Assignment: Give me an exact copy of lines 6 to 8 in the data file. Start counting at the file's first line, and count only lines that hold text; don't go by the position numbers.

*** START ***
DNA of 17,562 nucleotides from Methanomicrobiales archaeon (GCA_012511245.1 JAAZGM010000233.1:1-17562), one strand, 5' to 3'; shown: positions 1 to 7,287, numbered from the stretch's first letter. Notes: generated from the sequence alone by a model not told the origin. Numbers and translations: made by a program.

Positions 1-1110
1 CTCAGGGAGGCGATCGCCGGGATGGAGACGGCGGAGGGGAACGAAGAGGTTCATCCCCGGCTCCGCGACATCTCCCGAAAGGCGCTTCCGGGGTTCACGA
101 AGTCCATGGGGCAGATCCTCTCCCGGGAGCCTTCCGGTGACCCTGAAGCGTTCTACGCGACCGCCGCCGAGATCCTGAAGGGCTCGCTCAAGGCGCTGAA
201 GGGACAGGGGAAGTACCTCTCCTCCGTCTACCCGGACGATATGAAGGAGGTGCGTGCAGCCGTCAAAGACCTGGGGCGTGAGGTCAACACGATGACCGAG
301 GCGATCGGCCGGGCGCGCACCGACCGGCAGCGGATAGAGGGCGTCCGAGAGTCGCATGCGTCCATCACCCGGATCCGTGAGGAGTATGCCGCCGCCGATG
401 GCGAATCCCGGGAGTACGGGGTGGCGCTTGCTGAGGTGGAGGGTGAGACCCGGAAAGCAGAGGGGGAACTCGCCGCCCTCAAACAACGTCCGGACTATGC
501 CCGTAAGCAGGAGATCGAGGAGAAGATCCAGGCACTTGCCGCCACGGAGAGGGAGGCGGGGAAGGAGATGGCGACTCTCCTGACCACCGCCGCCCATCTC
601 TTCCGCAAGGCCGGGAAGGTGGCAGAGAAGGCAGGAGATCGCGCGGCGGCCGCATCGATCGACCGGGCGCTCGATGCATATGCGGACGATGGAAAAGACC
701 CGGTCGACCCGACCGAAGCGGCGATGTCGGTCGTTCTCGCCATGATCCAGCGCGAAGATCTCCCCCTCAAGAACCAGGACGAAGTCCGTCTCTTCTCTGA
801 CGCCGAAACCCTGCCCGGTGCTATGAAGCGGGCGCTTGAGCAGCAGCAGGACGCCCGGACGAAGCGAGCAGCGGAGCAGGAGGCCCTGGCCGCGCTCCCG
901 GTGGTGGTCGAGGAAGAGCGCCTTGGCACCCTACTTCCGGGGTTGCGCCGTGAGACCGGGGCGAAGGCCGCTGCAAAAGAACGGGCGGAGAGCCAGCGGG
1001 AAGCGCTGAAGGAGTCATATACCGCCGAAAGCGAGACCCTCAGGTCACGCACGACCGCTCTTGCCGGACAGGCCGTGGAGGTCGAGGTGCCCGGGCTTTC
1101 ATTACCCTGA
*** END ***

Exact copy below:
301 GCGATCGGCCGGGCGCGCACCGACCGGCAGCGGATAGAGGGCGTCCGAGAGTCGCATGCGTCCATCACCCGGATCCGTGAGGAGTATGCCGCCGCCGATG
401 GCGAATCCCGGGAGTACGGGGTGGCGCTTGCTGAGGTGGAGGGTGAGACCCGGAAAGCAGAGGGGGAACTCGCCGCCCTCAAACAACGTCCGGACTATGC
501 CCGTAAGCAGGAGATCGAGGAGAAGATCCAGGCACTTGCCGCCACGGAGAGGGAGGCGGGGAAGGAGATGGCGACTCTCCTGACCACCGCCGCCCATCTC